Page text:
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Is Immediate Adjunctive CBT More Beneficial than Delayed CBT in Treating Depression?: A Pilot Study


Journal of Psychiatric Practice: March 2015 - Volume 21 - Issue 2 - p 107–113
doi: 10.1097/01.pra.0000462603.71983.15

Cognitive-behavioral therapy (CBT) is an efficacious first-line therapy for patients with major depressive disorder (MDD). Due to the limited accessibility of CBT, long wait lists result in delayed treatment, which may affect treatment outcomes. The goal of this pilot study was to obtain preliminary data from a randomized controlled trial to determine whether delayed CBT reduces the effectiveness of the therapy compared to immediate CBT in patients with MDD receiving pharmacotherapy. Patients were randomized to receive immediate CBT (n=18) or to begin CBT after 6 months (n=20) and received 14 weekly sessions, followed by two additional booster sessions. During the active treatment months, patients in the immediate group demonstrated reductions in scores on the Beck Depression Inventory II (BDI-II) that were similar to those in the delayed CBT group. However, when the analysis was performed using only data from patients in the delayed group who were still in a depressive episode, there was an overall greater decrease in BDI-II scores in the immediate group vs. the delayed group over the active treatment months, but not specifically at the 6-month endpoint. These findings suggest delays in depression treatment, similar to what occurs with real-world wait list times, may not have a significant impact on the effectiveness of CBT in patients who are already receiving treatment as usual. However, such delays may affect the effectiveness of CBT in those patients who remain depressed during the time delay. A larger trial is necessary to confirm these findings. (Journal of Psychiatric Practice 2015;21:107–113)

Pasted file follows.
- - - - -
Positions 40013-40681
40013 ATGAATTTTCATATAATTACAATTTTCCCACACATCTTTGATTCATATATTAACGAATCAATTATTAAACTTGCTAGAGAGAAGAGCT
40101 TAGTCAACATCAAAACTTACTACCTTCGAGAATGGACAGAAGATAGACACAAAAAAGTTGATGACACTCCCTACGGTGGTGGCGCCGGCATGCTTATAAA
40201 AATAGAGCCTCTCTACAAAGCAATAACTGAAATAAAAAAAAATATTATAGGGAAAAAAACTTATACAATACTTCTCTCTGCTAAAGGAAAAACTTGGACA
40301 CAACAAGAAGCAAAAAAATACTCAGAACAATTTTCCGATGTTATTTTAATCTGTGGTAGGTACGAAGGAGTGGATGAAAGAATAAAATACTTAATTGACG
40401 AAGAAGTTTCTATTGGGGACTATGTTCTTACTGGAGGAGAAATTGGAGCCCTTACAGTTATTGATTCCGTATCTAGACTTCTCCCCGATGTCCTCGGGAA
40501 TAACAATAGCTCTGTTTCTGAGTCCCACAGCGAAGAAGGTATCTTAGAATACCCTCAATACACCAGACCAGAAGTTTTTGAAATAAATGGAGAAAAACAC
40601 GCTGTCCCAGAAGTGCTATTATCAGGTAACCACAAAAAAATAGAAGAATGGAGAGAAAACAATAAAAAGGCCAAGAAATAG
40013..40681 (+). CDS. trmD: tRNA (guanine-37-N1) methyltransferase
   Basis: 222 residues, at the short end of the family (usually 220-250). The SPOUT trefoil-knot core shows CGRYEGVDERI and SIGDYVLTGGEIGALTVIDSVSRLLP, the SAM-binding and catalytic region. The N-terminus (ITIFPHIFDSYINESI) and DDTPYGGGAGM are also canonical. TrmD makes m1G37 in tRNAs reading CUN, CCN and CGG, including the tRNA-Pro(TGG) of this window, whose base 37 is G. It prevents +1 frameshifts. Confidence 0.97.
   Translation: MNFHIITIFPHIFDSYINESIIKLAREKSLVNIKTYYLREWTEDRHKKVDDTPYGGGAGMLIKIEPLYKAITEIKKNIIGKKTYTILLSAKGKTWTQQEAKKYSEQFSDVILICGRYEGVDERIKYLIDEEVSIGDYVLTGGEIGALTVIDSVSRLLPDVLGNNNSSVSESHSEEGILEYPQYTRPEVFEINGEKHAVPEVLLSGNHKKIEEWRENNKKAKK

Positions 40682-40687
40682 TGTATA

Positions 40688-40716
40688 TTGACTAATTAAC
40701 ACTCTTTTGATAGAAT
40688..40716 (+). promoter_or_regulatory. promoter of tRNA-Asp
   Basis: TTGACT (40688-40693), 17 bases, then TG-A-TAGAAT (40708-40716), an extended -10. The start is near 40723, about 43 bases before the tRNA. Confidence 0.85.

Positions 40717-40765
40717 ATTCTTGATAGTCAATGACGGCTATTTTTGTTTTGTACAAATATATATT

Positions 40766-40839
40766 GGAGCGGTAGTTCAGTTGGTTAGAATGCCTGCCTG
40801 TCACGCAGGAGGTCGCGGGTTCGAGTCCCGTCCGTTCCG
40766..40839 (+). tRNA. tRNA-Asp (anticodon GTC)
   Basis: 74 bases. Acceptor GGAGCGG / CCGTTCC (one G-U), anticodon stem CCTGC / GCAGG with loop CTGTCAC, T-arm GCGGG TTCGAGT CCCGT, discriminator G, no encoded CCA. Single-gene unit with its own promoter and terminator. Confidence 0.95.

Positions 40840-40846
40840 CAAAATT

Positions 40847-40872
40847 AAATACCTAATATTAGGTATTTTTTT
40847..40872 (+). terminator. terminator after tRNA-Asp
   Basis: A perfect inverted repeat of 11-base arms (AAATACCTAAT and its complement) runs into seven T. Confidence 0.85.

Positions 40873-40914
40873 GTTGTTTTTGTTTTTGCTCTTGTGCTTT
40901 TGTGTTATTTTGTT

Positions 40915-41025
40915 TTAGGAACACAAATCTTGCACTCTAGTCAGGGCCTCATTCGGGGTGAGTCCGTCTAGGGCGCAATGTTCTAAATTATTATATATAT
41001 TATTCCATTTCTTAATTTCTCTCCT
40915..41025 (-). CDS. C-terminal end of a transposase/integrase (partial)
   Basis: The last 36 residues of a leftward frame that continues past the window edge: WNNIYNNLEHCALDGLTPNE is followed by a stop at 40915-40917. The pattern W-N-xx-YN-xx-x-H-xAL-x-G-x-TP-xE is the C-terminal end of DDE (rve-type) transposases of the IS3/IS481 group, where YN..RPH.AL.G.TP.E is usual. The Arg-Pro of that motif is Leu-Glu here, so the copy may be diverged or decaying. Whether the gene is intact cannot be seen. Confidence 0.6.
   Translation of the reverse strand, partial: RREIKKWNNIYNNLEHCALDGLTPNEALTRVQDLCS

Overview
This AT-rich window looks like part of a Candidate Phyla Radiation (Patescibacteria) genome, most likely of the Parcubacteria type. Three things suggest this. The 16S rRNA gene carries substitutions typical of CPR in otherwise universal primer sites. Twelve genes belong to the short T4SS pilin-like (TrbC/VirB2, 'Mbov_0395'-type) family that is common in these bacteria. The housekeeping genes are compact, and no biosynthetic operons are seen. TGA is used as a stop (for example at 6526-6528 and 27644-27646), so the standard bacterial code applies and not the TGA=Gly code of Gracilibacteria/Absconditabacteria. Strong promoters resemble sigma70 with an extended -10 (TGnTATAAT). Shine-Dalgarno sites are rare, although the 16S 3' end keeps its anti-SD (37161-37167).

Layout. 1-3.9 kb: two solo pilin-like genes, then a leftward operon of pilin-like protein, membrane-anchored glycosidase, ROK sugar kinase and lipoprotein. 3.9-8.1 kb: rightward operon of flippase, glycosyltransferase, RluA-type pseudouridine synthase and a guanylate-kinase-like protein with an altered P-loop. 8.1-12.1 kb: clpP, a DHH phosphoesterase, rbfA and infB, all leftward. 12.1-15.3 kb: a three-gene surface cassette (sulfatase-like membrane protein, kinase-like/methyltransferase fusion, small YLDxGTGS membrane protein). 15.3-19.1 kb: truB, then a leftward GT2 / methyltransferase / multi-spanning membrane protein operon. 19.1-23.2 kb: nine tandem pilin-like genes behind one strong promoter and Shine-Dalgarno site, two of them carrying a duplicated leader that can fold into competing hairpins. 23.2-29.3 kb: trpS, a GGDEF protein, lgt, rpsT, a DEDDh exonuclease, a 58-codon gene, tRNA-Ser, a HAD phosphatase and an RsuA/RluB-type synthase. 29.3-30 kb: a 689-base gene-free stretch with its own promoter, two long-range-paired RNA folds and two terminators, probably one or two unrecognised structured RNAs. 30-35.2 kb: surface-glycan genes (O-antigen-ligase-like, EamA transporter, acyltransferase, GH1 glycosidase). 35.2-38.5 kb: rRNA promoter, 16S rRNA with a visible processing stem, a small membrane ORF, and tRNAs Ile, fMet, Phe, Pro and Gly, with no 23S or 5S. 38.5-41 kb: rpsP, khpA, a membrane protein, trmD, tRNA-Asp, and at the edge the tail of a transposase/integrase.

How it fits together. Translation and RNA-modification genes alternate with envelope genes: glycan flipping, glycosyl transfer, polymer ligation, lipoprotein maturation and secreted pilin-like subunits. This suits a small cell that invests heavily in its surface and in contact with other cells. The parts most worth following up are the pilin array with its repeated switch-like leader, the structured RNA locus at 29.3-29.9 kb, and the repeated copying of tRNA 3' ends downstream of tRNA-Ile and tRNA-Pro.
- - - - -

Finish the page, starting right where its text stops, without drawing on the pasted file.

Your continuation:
RIZVI: Departments of Pharmaceutical Sciences and Neuroscience, University of Toronto, and University Health Network; ZARETSKY, SCHAFFER, and LEVITT: Department of Psychiatry, University of Toronto, and Sunnybrook Health Sciences Centre, Toronto

The authors would like to thank Dr. Phillip Maerov for assisting with patient management in this study.

This study received internal funding from the Department of Psychiatry, Sunnybook Hospital, Toronto, Ontario, Canada. Dr. Schaffer has received grant support from AstraZeneca and Pfizer and has served on the speakers’ bureau or received consulting fees or honoraria from AstraZeneca, Bristol-Myers Squibb, Eli Lilly & Co., Lundbeck, and Pfizer. Dr. Levitt has acted as a consultant for Janssen Ortho and Eli Lilly Canada and has received grant support from Eli Lilly Canada. Dr. Zaretsky has served on the speakers’ bureau and has received honoraria from Pfizer and Eli Lilly & Co. Dr. Rizvi declares no conflicts of interest.

Please send correspondence to: Ari Zaretsky, MD, FRCPC, Psychiatrist-in-Chief, Department of Psychiatry, Sunnybrook Health Sciences Centre, 2075 Bayview Avenue FG-24, Toronto, Ontario M4N 3M5.

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